Letters: An All-Star conspiracy theory? That, and other viewpoints on the NBA
I wonder who in the NBA office has been delegated the duty of devising the scenario in which, shockingly, King Kobe magically wins the MVP trophy at the upcoming All-Star game? Maybe they could delegate the duty to Vince McMahon. He seems pretty adept at scripting these kinds of things.
The technical foul called on Chris Paul by Lauren Holtkamp with 20.6 seconds left in the Clippers’ game Wednesday against the Minnesota Timberwolves was very questionable. The technical seemed to be called much too hastily, especially at such a critical point in the game
Game officials certainly have a tough job. But the best ones are able to show some restraint when it comes calling technical fouls or ejecting a player. A referee or umpire really should try to avoid injecting themselves into the outcome of a game when at all possible.
I don’t understand what’s holding up the punishment for Blake Griffin’s beatdown of a fellow Clippers employee. Suspend him without pay for the four additional weeks or so that it will take him to recover from the broken hand and call it a day.
"[The Bulls] defense was unusually soft while allowing the Clippers to score 69 points in the second half.” Ben Bolch, my guess is you haven’t seen a lot of Bulls games of late, but the Chicago defense has been marshmallow soft since Pau Gasol started playing significant minutes at center. Gasol’s recent whine that he was unfairly left off the All-Star team probably stems from his belief that playing on the defensive end of the court isn’t required.
I’m not sure why there are so many critics of Peyton Manning. He has transformed the position, has supreme attention to detail, shows intelligence, and he does have playoff success. He has won a Super Bowl. Yet the critics are lurking everywhere.
Kurt Warner and Brett Favre were on teams that also won a Super Bowl. They aren’t criticized nearly as much as Manning for having the same number of Super Bowl wins. Why? Do people think he should have more Super Bowl wins? Do they think he hasn’t lived up to an imaginary line of greatness? Peyton Manning is a legend and he will be missed upon retirement.
Not everyone in L.A. was ‘blacked out’ from watching Super Bowl I on TV [“Slight unseen,” Jan. 31].
I was working as a page at CBS’ Television City studios in Los Angeles at the time while going to college. CBS invited a group of VIP guests to watch the game on closed-circuit TV in one of the studios. (I assume NBC did the same thing.) The pages were asked to work to greet the guests and escort them to the studio. We also got to see the game — and, among other things, received a free game program.
I still have mine. Anyone have an idea how much a Super Bowl I game program might be worth today?
Two things caught my eye in Saturday’s sports page. The first was Clayton Kershaw saying of Vin Scully, “I hear a lot more that people like to watch us on TV and hear him.” Only problem is the people who can’t get the Time Warner Cable Dodgers channel. The other was the stunning revelation that a pavilion ticket could cost $48! Who in their right mind would pay that?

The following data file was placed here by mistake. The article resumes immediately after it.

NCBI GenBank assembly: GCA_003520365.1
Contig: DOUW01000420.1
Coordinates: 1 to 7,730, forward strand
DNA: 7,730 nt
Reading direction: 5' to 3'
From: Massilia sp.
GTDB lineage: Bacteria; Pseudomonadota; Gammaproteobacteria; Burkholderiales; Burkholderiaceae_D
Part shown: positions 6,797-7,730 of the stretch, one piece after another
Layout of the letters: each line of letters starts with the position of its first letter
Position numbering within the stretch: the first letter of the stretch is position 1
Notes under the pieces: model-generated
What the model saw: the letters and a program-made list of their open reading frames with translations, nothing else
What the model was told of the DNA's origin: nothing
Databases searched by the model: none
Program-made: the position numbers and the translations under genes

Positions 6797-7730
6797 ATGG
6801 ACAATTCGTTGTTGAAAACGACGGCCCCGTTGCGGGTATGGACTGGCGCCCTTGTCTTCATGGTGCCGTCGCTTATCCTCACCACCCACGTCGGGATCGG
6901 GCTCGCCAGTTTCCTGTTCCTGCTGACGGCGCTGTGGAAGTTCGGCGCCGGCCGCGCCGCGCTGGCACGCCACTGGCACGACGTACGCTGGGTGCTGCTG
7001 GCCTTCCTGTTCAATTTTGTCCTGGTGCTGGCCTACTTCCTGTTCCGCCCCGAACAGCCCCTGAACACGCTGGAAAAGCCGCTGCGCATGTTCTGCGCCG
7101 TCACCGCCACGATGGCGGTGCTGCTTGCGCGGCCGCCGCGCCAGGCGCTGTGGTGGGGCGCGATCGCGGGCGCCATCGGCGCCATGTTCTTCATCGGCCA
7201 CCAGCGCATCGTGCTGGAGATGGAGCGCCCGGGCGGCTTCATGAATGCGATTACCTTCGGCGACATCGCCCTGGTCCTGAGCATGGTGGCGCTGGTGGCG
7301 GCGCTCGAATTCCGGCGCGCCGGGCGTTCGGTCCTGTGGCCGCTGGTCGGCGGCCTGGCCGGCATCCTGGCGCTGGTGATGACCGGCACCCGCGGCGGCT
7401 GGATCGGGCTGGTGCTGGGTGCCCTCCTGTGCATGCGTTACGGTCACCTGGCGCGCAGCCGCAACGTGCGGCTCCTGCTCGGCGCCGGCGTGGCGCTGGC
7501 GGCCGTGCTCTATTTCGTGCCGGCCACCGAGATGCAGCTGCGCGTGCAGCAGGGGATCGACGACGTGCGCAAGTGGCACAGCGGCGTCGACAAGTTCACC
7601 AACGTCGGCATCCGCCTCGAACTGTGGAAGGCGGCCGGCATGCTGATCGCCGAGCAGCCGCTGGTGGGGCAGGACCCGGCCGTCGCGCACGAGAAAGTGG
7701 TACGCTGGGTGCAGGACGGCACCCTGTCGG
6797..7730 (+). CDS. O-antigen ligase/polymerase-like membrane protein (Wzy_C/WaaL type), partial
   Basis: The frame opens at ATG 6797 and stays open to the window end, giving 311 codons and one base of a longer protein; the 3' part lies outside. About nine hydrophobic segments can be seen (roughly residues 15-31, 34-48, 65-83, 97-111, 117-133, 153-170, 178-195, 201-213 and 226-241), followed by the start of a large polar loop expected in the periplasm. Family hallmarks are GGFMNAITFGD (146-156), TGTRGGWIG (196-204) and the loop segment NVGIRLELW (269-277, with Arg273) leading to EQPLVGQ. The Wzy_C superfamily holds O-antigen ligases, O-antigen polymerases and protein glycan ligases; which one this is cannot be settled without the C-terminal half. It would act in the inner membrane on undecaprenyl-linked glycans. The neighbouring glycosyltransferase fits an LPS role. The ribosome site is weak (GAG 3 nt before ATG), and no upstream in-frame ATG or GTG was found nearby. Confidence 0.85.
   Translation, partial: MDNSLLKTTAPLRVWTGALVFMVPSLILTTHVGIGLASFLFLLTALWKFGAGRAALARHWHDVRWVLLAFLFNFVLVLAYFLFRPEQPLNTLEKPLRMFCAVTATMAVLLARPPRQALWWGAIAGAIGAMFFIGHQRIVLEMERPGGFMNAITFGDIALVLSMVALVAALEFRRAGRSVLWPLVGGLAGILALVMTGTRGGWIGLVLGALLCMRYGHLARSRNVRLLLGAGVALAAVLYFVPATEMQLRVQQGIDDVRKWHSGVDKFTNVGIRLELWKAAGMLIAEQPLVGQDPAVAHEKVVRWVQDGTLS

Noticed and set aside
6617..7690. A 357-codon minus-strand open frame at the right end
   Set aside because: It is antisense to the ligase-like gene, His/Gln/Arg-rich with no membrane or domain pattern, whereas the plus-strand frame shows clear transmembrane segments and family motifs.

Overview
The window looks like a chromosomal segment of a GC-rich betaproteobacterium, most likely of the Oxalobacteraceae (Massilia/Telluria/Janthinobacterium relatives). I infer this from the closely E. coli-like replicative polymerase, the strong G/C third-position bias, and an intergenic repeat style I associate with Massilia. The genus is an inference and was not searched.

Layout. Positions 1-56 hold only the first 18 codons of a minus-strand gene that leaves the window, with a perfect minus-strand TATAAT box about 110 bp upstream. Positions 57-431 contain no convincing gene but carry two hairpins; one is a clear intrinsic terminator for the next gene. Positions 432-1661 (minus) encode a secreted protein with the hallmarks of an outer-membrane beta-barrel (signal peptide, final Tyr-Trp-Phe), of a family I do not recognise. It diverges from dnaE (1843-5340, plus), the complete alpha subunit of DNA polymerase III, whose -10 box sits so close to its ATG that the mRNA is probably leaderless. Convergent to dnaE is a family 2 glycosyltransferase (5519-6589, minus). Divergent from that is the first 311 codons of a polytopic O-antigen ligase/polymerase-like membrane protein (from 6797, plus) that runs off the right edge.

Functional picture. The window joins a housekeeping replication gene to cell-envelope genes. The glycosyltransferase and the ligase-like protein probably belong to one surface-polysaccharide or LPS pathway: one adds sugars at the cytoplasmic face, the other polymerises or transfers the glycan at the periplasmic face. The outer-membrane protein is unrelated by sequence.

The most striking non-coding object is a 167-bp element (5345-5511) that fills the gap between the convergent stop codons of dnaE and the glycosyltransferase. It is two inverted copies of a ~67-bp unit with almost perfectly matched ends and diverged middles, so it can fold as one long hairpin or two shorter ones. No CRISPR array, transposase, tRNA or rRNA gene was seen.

Whoever you are, just know the bozos running the team have no incentive to fix the TV deal as long as they can sell bad seats at ridiculous prices.
Playa del Rey
Having the name of Vin Scully Avenue entering the stadium property is a fitting tribute to his devotion and magic to the Dodgers and their fans. The stadium, however, is where Vin resided for a few hours each game, his distinctive voice heard on radio and television over the decades. So I long for the day I hear the P.A. announcer’s voice say, “Welcome to Dodger Stadium and Vin Scully Diamond,” as that’s where he lived for us and he shall always be.
J. Rickley Dumm
Naming a street after Vin Scully is the least Los Angeles can do to honor the man who has meant so much to so many residents of this city. And it’s wonderful that the Dodgers’ mailing address will forever have his name in it. But it shouldn’t be an “Avenue.” That’s just too ordinary for someone of such extraordinary talents, personality, and accomplishment.
Vin’s street should be a “Drive.” As in, “Swung on, there’s a high drive into deep left field ...”
The bloated size and payroll of the Dodgers’ front office now matches the Dodgers on the field and unfortunately, with so many talking heads, they’ll have matching inefficiencies, as well. Now if only Greg Maddux could replace Zack Greinke.
Too bad Andrew Friedman didn’t hire Greg Maddux in late November. Maddux could have advised him that pitchers aren’t washed up at age 37.
The fact Marge Hearn was 98 when she recently passed away means her death really shouldn’t come as a surprise, but it doesn’t mean it isn’t sad. It is sad because it officially closes the Chick Hearn Era of Lakers basketball. It is also sad because it makes us realize how lucky we are to have so many legendary broadcasters in the area who are in the twilight of their careers and who will be retiring in the not-too-distant future. We all need to take the time to appreciate Vin Scully, Jaime Jarrin, Bob Miller, Ralph Lawler and Dick Enberg before all we have left is the past ... as the case with Chick Hearn.
After giving up 80 points or more in two losses to USC, the UCLA basketball team apparently needs a coach who understands defense. Happily, UCLA has one. Her name is Cori Close, whose tough-minded UCLA women’s team wins on defense — recently holding Stanford to a mere 36 points
I just cannot figure out if USC is a football school or a basketball school. Are there any Bruins out there who can help me answer that?
With Louisville banning itself from the NCAA tournament, one has to figure if 10 more teams also disqualify themselves ... then UCLA would still be on the bubble.
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